In recent years, there has been notable improvement in microbiology techniques. Blood culture systems have improved significantly with respect to reducing turn-around time for results, and supporting the growth of fastidious organisms in prestandardized media. Despite these refinements, blood culture-based etiology studies which utilize clinical judgment or the World Health Organization clinical algorithm for pSBI show that only 5%–10% of all cases of suspected serious infection are positive for any bacteria.6–10 This strikingly low rate of culture positivity questions the sensitivity of blood culture methods and draws the attention of researchers toward more investigative, modern molecular diagnostic tools with higher sensitivity for etiology detection. However, state-of-the-art molecular diagnostics are mainly available in well-resourced parts of the world, thus carrying little or no value for the settings where most children die. This situation leads to an information gap that hinders us from formulating definitive policies for treatment and/or prevention. We believe that we can break this barrier; in 2009 we decided to take these technologies where they are needed the most.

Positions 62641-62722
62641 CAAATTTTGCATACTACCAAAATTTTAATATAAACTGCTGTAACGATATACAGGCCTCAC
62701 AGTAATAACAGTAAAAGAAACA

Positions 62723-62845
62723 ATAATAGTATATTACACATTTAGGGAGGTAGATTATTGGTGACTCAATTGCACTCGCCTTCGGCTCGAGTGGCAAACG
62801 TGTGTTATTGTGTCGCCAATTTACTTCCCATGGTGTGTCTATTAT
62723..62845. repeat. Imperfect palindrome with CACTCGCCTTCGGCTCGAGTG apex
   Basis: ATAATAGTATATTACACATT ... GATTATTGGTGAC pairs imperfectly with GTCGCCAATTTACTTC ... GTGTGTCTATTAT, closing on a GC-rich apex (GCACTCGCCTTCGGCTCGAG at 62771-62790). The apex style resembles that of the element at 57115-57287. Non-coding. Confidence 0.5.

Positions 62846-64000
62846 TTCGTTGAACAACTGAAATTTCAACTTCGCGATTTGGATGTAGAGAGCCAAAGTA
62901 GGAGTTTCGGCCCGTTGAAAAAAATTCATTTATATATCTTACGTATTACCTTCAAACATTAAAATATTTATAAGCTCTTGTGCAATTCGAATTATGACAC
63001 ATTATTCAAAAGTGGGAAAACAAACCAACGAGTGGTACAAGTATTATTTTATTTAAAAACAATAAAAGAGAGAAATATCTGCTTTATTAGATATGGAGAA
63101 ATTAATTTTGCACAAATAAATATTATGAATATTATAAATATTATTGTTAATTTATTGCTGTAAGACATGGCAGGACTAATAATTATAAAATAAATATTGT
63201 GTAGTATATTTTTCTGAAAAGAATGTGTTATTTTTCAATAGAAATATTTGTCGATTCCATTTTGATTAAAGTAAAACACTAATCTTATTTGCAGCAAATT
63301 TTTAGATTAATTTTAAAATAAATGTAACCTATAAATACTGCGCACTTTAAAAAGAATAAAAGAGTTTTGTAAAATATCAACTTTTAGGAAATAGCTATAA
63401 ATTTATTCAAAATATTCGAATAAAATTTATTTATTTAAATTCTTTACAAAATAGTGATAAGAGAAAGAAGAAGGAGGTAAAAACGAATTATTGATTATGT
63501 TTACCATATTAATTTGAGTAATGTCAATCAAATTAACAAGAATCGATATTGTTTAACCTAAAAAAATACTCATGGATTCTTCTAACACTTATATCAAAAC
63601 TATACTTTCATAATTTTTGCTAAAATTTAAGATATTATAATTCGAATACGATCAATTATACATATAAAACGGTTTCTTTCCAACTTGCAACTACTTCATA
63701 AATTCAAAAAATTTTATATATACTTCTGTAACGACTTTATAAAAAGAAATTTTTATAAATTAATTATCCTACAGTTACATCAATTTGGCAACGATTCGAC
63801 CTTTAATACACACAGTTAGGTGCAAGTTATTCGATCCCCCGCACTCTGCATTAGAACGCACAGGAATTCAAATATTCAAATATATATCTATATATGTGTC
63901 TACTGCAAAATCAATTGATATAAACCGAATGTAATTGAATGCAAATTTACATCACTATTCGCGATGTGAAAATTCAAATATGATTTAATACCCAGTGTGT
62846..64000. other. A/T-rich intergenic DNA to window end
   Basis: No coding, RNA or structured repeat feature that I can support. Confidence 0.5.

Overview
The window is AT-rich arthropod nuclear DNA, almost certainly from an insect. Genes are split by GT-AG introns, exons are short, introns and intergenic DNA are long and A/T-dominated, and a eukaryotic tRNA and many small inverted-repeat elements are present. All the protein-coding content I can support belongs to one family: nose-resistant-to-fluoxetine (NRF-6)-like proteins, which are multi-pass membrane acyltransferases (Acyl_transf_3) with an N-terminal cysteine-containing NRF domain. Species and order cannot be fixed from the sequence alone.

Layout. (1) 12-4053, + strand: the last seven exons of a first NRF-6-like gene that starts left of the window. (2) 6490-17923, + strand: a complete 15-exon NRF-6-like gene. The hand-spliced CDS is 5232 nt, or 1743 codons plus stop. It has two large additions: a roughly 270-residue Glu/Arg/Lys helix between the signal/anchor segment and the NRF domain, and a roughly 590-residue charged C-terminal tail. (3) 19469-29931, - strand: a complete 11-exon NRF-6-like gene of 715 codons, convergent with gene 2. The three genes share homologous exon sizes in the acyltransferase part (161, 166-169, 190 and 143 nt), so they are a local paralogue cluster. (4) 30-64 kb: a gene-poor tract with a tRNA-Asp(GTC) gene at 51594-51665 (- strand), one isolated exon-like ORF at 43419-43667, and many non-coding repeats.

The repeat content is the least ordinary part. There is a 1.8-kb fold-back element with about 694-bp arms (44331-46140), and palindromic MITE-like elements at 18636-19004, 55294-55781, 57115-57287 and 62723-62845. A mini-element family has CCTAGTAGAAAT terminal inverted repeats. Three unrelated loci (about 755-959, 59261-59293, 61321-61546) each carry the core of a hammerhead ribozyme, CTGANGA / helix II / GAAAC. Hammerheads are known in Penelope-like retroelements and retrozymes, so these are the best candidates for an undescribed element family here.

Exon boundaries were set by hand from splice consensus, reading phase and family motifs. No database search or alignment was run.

A large research initiative, Aetiology of Neonatal Infection in South Asia (ANISA), funded by the Bill & Melinda Gates Foundation, was conceived in 2009 to address questions around infections among newborns and bridge the gap of modern diagnostics. A multidisciplinary team, representing different organizations (Fig. 1), was formed to coordinate a major initiative consisting of 5 population-based sites in South Asia (Bangladesh, India and Pakistan). The study team designed a comprehensive plan to address anticipated challenges with surveillance in the field and assays in the laboratory. The ANISA coordination team invited experts from different disciplines and various parts of the world to form a Technical Advisory Group. Together, we designed our final plans and moved to the field and the laboratory bench, simultaneously.